Exclusive:'Shocking' cuts reduce Scottish summer school funding by 80 per cent since 2021

Extra investment was made to help youngsters recover from the Covid-19 pandemic

The Scottish Government is under fire for slashing funding for summer school activities by 80 per cent in two years.

Research by the Conservatives at Holyrood has highlighted a “shocking” decline in investment in the programmes. The funding was introduced in 2021 to help youngsters recover from extended periods of isolation during the Covid-19 pandemic.

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A range of additional activities were organised in communities to enable children to “socialise and reconnect with peers”.

The investment boosted the level of provision offered by councils, with some activities universally available and others specifically targeted for children with additional support needs, vulnerable families and refugees. Healthy free food was provided at most activities.

In total, an additional £15m was allocated to Scotland’s 32 local authorities to provide the activities in 2021, along with a further £5m for national public bodies and partners.

However, this £20m investment fell to £10m in 2022. It has now emerged it was cut again to just £4m in summer this year.

Scottish Conservative education spokesman Liam Kerr said: “It is shocking that the SNP-Green Government have slashed funding for these programmes, which have been crucial in helping pupils catch up after the Covid pandemic.

“Our councils are already cash-strapped after years of savage cuts from SNP-Green ministers and are now being asked to deliver the same programmes to pupils with far fewer resources.

“We repeatedly hear that education is the SNP’s top priority, but these cuts fly in the face of that rhetoric. We know our young people are still suffering from the effects the pandemic had on their learning.

“Ministers must explain why they have cut so much funding for the programme this year and urgently lay out a plan to ensure no pupil is falling behind, given the widening attainment gap in Scotland’s schools on the SNP’s watch.”

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Exam results earlier this month confirmed a 16 percentage point attainment gap at Higher between pupils from the richest areas and the poorest, up from 14.9 points last year, 7.9 in 2021 and 6.4 in 2020.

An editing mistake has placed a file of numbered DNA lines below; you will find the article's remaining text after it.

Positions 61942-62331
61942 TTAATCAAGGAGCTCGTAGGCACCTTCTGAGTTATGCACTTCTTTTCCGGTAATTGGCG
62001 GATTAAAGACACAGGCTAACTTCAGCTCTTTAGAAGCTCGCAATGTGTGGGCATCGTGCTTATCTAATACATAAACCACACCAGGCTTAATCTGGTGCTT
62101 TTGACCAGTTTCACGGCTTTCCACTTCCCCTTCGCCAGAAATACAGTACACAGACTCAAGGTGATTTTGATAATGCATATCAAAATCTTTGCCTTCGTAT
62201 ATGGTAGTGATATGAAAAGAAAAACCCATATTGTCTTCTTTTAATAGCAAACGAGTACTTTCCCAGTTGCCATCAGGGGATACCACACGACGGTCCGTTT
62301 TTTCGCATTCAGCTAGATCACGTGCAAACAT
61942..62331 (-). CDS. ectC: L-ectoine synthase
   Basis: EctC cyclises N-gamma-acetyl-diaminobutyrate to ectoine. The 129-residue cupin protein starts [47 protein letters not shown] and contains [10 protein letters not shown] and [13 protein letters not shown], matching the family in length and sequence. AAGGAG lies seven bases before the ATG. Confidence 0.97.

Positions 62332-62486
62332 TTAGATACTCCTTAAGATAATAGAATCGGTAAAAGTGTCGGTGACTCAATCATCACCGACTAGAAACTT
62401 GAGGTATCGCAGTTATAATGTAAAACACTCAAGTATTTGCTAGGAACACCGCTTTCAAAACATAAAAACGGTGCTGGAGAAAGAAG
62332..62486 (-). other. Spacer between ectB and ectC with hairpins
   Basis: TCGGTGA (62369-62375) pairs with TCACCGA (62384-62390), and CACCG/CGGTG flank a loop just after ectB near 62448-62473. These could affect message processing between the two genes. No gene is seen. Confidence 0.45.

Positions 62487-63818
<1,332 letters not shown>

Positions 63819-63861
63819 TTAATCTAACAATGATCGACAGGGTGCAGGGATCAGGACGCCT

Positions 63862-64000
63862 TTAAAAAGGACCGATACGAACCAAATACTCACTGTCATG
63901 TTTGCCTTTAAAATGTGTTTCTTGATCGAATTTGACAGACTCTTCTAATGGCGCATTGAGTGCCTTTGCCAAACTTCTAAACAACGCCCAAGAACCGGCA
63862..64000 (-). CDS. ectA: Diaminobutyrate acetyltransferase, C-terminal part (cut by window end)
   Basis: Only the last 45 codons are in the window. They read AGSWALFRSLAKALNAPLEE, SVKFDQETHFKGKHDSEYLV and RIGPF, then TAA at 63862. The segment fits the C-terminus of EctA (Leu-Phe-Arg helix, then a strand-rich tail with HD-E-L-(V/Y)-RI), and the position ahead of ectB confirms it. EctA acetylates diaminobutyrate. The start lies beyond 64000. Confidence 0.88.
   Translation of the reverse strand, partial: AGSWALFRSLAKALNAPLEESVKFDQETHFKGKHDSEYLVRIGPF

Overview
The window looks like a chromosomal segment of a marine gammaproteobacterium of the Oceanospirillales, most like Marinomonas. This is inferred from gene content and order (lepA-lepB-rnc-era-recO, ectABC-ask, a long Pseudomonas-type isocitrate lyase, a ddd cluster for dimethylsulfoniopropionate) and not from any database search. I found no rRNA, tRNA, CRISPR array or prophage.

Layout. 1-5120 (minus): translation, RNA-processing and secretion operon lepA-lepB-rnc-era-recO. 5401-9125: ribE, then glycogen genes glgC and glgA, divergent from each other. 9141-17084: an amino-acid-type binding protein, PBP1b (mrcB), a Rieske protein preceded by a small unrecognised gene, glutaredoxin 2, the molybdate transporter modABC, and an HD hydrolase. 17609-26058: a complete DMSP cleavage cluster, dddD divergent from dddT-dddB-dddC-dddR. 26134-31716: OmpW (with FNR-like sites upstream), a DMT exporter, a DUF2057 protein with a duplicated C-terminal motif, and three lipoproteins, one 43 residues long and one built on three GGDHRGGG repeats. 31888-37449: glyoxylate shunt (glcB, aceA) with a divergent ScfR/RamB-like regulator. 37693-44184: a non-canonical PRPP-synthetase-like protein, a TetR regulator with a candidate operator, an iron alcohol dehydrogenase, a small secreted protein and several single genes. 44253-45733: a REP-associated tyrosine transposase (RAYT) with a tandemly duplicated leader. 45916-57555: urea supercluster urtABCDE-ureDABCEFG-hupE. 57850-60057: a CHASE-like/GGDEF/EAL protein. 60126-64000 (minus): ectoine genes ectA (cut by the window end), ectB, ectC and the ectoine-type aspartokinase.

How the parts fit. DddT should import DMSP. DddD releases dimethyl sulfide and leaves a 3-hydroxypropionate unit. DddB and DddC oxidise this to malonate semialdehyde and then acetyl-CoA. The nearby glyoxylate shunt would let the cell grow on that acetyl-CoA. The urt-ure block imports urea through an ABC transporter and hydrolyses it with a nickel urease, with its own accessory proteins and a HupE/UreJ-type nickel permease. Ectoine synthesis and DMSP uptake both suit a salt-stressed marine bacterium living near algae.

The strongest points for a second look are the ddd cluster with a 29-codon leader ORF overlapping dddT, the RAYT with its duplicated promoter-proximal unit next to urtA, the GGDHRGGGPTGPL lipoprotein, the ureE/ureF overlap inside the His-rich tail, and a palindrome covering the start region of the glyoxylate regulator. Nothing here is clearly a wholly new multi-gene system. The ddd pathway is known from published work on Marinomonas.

The difference in the number of pupils from the most affluent and the most deprived areas gaining A, B and C grades at Higher is now almost back to the 16.9 per cent gap recorded in 2019, before the Covid-19 pandemic.

The closure of schools during the coronavirus lockdowns has been linked to a number of problems which are still emerging, including lower attendance rates and more challenging behaviour in classrooms, particularly with certain year groups who were at key transition stages, including last year’s S3 and P4.

A Scottish Government spokesperson said: "The funding being cited by the Conservatives was temporary Covid funding provided during the pandemic. We know that the next generation are already paying the price of Tory economic recklessness. Meanwhile we have provided all local authorities with support to deliver their planned summer programmes this year, following on from the additional funding provided in 2021 and 2022, which took into account the major impacts lockdown had on children’s physical and mental health.

“This year’s funding supports a transition towards building a year-round system of school age childcare targeted towards low income families that meets their childcare needs both in term-time and the holidays as part of the national mission to tackle child poverty, supported by a £15 million investment and a further £21.75 million for free school meals alternatives for eligible families during the school holidays.”

In an exclusive interview with The Scotsman last week, education secretary Jenny Gilruth said she “really worries” about these cohorts, and stressed the Government would need to continue to “respond to that” for “years to come”.

She said the Holyrood Government needed to be “mindful about that in terms of budgets”, signalling that tight spending would be focused on helping those impacted. Ms Gilruth added: "When budgets are tight, we need to make sure they are used to best effect.”



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